Vietnam Power of Protest Conference: Have You Forgotten Who You Are?

Sign for MarchVietnam: The Power of Protest, a conference held May 1 and 2 in Washington D.C.  could just as easily have been called Vietnam: The Power of Memory.  Reminiscences create bonding.  Since Stew’s and David’s deaths I rely on dear friends for comfort; to this day I prefer the company of folks I’ve known for decades since they remember so I don’t have to explain myself. The conference made my personal political, it gave our collective past a higher purpose in the present. Tom Hayden said it best: we, the peace movement, must restore our narrative and by so doing overcome America’s refusal to admit the Vietnam War was wrong and we were right.



Judy and Randy Speaking-001

The short segment we read was given a place of honor worthy of Mme Binh: second to last on the final night of the conference’s cultural program. I walked up to a podium of polished oak, past a pulpit from which Dr. Martin Luther King had once preached, in an elegant old church in central Washington.  In my excitement, the applause after my name is mentioned barely registers, rather the noise of clapping I hear devolves into a blip on the radar screen of my subconscious.  I focus my attention on the task at hand: doing right by Mme. BInh, a leader at the the Paris Peace Talks and my personal hero back in the day.  My job?  To  use Mme. Binh’s own words to convey her gratitude to us, her American and international friends, for helping shorten the war and bring about peace.  

Washington Monument

The previous day, on the steps of the Lincoln Memorial,  scene of so many anti-war demonstrations, I called up in my imagination  crowds who lined both sides of the reflecting pool. Next day in the church, as I uttered Mme. Binh’s words, I had one of those experiences that can lose itself in the telling. I swear I felt a presence hovering over pews filled with silver-haired women and grey bearded men, veterans of both war and peace movements; a visitation if you will from those who are gone: Stew, David, my friend Xuan Oanh, Anita, Abbie, Jerry, Phil,  even Super Joel, to say nothing of the 58,000 Americans and more than 3 million Vietnamese conscripted into that ghostly army that is our legacy of the American War in Vietnam.  At the finale, Holly Near, her band Emma’s Revolution, presenters and audience linked arms and belted out, “We are gentle angry people, singing, singing for our lives. ”  I sang. I cried. How could I not?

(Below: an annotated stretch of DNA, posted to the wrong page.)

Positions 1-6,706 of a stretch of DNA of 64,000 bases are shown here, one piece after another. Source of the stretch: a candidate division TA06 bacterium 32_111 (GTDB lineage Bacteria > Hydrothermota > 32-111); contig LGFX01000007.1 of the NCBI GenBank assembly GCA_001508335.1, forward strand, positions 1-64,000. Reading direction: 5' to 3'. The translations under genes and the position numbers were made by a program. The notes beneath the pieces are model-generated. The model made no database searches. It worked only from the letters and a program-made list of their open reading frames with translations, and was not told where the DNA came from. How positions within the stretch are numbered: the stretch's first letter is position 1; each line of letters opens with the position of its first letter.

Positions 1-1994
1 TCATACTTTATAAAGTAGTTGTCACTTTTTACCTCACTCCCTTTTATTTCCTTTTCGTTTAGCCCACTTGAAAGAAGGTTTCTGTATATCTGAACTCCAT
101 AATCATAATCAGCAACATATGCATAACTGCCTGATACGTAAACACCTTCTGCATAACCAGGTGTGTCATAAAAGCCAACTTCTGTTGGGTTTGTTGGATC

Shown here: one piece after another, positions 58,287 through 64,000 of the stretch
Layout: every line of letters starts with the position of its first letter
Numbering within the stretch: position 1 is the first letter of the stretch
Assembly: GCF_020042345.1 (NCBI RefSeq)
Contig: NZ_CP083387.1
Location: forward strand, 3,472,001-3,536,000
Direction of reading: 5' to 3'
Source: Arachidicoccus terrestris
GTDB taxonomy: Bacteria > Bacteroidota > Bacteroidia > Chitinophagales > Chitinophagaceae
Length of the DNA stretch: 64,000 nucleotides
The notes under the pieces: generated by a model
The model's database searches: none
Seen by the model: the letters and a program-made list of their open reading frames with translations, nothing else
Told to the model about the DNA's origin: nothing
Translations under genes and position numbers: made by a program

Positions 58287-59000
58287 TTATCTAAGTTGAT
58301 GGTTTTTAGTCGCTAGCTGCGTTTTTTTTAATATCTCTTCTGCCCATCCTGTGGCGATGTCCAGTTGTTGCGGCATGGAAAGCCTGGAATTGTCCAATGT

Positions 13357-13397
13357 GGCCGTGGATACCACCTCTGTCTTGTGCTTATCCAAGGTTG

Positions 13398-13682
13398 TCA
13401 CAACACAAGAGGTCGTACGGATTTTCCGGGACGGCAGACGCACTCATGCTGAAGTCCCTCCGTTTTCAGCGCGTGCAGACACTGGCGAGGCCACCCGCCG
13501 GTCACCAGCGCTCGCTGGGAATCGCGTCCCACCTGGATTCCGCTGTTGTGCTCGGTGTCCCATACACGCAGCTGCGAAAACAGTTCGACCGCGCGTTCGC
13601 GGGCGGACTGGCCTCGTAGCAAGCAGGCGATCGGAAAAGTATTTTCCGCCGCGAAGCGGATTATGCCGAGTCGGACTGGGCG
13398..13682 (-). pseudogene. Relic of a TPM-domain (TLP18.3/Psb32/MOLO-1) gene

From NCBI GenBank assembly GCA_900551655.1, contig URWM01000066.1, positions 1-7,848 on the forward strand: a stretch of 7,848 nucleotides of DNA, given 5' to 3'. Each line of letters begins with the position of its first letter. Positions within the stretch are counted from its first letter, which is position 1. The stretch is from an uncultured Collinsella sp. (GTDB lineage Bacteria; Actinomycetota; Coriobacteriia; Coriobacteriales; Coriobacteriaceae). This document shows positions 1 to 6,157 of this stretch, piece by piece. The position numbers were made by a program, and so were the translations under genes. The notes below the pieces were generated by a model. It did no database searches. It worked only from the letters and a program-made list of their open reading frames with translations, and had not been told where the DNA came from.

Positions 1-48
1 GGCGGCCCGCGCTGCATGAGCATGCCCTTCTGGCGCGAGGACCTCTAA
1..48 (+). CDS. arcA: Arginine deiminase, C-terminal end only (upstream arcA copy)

Conference room

The sustained and hearty applause Randy and I received when we finished is a testament to our success in conveying Mme. Binh’s message. Randy and I had aced it. But had I also heard the audience clap when I first approached the podium? I’ve always been a sucker for approval. Thave name recognition that merited applause feels like an echo of a past so distant and so heady I am blown away.  I had to ask my friend Noreen if she too heard clapping after Amy Goodman announced my name. 

“Of course,” Noreen replies,  her soft voice hiding a skepticism that likely masked her incredulity, “Have you forgotten who you are?”

I had. Ageing and the intervening deaths of two beloved husbands have filled me with enough self- doubt to last a lifetime. As Vietnam: The Power of Protest ended, I made a vow: no matter what future obstacles and hard times I may encounter, I will re-invigorate that part of me that is the unsinkable Judy Gumbo, a Yippie and an activist worthy of applause. If I take any lesson from this conference it is that each us must remember who we are.  And continue to make our contribution, each in her or his own way.

As I took the hour BART ride home from the airport I remembered how, on my way out, I had experienced a bizarre sensation, so strong, so dominant of the moment that I didn’t have to remind myself to be mindful of it.  I’d call it happiness, except happiness is not exact; it was more a sensation from my pre-deaths past, a heady Judy Gumbo excitement I recognized: the absence of worry. I was heading off into an adventure with a joy embedded in my body that was decades old. The sensation lasted the entire conference.  Still and all, when I came home to California, to my empty house with no one left with whom to talk about my triumphs, a lump rose up in my throat and I burst into tears.


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(Ron Dellums and Cora Weiss)

HONORING OUR ELDERS: At the opening of the conference, Dan Ellsberg, Dick Fernandez, Judith Lerner, Staugton Lynd, Dave McReynolds, Marcus Raskin, George Regas, Arthur Waskow and Cora Weiss, all now 80 years or older, were honored. My Congresswoman, Barbara Lee, received a standing ovation for her remarks.  I remember thinking that to recognize the leadership, courage and commitment of these ageing but still engaged radicals was a perfect way to start.

WE’RE STILL HERE:  At the end of the conference,  Holly Near sang one of my favorite songs of hers: “We’re still here,  choosing love over fear, when the lines are drawn we’re still here.” Just like the octogenarian honorees.  I had the opportunity to tell Holly Near that when I first heard her sing that song at a performance in Berkeley, it inspired me so much I bought the CD, something I rarely do. Holly smiled, looked straight at me and thanked me for allowing her to hear Mme. Binh’s words.  Yet another miraculous Judy Gumbo moment.